GOALS OF THE LONG POINT BASIN LAND TRUST
The Long Point Basin Land Trust works to establish and maintain areas or features of ecological interest and cultural heritage.
The Long Point Basin Land Trust promotes the conservation and preservation of the landscape, habitats, ecosystems, wildlife, species at risk and cultural heritage.
The Long Point Basin Land Trust promotes education and scientific research and co-operates with other Canadian and international organizations doing the same work.
WHAT IS A LAND TRUST
A Land Trust is a charitable, non-government organization dedicated to the long-term protection of important natural areas, native wildlife and ecosystems.
A Land Trust is supported by volunteers and offers an opportunity to be involved in the conservation of the local environment. Volunteers, representing a wide range of interests and expertise, provide the resources, energy, skills, community contacts and commitment necessary for the work of the Land Trust.
A Land Trust is a public policy tool that acts today to defend and entrench the rights of future generations that cannot, at present, defend their own interests to a healthy ecosystem.
HISTORY OF THE LONG POINT BASIN LAND TRUST
Incorporated in 1996 as a charitable organization, Long Point Basin Land Trust (LPBLT) is part of the growing LAND TRUST movement in Southern Ontario. LPBLT works with landowners or managers who wish to protect and preserve lands that have ecological, scenic, agricultural, historic or recreational qualities. LPBLT is one of the founding members of the Ontario Land Trust Alliance (OLTA), an organization dedicated to the creation and support of a professional and ethical Land Trust movement in Ontario. To this end OLTA has developed a code of Standards and Practices to guide the operations of Land Trusts. LPBLT has adopted these Standards and Practices to guide the operations of the trust.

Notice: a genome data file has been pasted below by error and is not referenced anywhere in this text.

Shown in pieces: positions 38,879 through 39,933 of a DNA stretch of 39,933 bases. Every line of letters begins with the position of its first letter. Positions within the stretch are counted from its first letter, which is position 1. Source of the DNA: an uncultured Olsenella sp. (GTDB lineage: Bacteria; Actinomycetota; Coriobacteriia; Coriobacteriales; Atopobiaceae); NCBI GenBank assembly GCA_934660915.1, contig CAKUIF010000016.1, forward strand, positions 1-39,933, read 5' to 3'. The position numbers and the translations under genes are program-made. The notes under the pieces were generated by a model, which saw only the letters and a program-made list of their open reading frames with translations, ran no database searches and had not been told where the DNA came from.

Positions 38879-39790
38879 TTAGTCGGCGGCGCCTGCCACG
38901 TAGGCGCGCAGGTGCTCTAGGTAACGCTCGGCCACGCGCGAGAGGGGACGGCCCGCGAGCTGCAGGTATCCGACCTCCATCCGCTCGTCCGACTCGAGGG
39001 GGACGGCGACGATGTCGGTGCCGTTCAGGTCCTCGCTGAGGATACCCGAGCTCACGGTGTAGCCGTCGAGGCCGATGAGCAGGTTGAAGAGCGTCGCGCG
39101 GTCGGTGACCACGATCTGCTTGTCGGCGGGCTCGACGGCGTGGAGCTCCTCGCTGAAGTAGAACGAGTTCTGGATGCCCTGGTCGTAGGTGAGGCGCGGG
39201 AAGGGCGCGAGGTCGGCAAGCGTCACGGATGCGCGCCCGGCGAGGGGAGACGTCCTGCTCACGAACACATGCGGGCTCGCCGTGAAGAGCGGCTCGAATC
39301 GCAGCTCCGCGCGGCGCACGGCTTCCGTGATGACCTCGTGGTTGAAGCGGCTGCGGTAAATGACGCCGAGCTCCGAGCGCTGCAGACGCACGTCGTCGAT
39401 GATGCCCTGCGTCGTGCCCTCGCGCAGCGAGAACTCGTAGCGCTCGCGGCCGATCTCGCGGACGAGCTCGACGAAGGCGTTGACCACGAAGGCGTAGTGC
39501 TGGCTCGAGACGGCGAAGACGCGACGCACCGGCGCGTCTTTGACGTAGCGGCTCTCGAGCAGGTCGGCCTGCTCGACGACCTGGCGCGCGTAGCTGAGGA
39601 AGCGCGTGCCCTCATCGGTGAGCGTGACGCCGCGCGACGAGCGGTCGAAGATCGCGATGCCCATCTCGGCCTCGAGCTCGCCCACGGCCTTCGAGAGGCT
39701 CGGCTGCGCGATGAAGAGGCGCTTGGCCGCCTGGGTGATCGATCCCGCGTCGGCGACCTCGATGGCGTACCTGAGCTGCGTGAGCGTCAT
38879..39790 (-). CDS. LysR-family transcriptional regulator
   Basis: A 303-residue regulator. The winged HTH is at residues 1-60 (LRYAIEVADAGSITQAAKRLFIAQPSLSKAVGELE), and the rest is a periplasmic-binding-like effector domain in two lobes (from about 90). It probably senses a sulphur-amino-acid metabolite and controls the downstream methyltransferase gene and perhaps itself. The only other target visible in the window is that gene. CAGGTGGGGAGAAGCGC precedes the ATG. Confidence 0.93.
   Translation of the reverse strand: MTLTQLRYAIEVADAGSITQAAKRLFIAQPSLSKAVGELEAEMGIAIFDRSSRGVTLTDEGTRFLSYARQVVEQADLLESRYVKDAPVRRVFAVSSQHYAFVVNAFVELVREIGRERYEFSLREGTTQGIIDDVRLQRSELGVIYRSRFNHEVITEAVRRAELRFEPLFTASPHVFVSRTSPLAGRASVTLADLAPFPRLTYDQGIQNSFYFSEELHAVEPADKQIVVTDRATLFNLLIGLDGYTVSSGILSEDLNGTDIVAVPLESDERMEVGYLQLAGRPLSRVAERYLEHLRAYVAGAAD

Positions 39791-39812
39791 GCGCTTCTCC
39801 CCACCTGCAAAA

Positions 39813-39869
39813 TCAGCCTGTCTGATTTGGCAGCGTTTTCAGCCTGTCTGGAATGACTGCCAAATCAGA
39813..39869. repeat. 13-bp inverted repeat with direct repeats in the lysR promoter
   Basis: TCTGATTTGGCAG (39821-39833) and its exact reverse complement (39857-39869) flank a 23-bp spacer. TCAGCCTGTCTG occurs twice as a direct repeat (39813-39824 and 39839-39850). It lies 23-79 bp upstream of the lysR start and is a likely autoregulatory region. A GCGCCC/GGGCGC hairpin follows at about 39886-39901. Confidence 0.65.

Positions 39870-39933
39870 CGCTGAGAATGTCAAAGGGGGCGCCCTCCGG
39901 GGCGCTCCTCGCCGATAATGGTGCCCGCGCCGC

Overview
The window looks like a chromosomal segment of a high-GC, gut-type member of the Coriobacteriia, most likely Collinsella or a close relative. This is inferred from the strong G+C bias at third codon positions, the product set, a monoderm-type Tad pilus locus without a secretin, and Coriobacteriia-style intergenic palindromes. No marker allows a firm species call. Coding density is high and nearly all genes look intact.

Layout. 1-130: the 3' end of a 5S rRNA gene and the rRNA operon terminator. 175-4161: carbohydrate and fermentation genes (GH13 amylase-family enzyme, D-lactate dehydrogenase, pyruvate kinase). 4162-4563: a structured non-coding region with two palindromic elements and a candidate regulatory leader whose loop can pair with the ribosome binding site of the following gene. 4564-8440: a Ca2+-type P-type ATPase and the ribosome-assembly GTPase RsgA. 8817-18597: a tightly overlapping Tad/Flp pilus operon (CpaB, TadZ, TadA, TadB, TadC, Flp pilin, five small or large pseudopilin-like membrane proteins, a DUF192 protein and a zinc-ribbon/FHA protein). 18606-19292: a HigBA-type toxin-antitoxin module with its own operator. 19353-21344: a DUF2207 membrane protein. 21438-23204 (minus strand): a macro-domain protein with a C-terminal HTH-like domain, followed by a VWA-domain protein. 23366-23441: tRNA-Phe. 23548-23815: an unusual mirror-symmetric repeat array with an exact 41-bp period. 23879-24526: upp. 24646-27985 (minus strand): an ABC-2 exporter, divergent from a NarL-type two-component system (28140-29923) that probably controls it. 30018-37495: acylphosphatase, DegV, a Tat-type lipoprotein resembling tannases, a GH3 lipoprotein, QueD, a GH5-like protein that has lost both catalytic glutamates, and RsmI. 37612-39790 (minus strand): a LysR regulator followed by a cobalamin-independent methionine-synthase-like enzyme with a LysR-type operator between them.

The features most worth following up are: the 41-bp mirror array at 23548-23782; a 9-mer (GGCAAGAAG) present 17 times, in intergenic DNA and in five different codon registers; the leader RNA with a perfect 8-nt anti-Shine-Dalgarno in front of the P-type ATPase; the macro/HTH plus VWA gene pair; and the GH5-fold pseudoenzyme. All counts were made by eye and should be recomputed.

THE LONG POINT BASIN LAND AREA
The geographical area in which LPBLT operates is part of what is referred to as Canada’s Carolinian region. This includes Norfolk, Haldimand, and Elgin Counties, as well as adjoining portions of Brant and Oxford Counties. All of the watersheds draining into Lake Erie from Kettle Creek east towards but not including the Grand River are considered in to be in the Long Point Basin area.
The Carolinian region is less than 1/4 of 1 percent of the whole country’s land mass but is home to more species than most other parts of Canada. Woodlands, savannas, prairies, wetlands found in this region are home to 2200 species of plants, 107 species of trees, 27 species of reptiles, 20 species of amphibians and 400 species of birds found here. Along with this rich biodiversity is also found 25 percent of Canada’s population that make their living working in the industrial centres and on the farms that compete for the habitat that all species need.
[The image above shows the working area of the Long Point Basin Land Trust overlayed on a map of remaining significant woodlands in Ontario. The map was prepared for The Big Picture 2002, based on an analysis jointly undertaken by the Nature Conservancy of Canada and the Natural Heritage Information Centre using satellite and background data analysis—green represents core areas of remaining significant woodlands (within 200m). The orange line indicates the approximate northern limit of the Carolinian Forest Zone in Canada.]
LANDSCAPE CHANGE IN SOUTHERN ONTARIO
In a 60 year period from 1861 to 1921 the forest cover of Carolinian Canada dropped from 77% to 19 % and 70% of southern Ontario wetlands were lost. Since then, there has been a slight recovery of forests in some parts of the area but overall the decline and degradation in natural habitats continue. This is why the work of LPBLT is important to restore and maintain the ecological integrity of the unique biodiversity found in this part of Canada.
[The image above shows the distribution of converted natural areas in southern Ontario. The map was prepared for The Big Picture 2002, based on an analysis jointly undertaken by the Nature Conservancy of Canada and the Natural Heritage Information Centre using satellite and background data analysis.]
[Aerial photo of the Long Point Basin Land Trust Area. Dark patches show forested areas of Norfolk County. Photo: David Agro]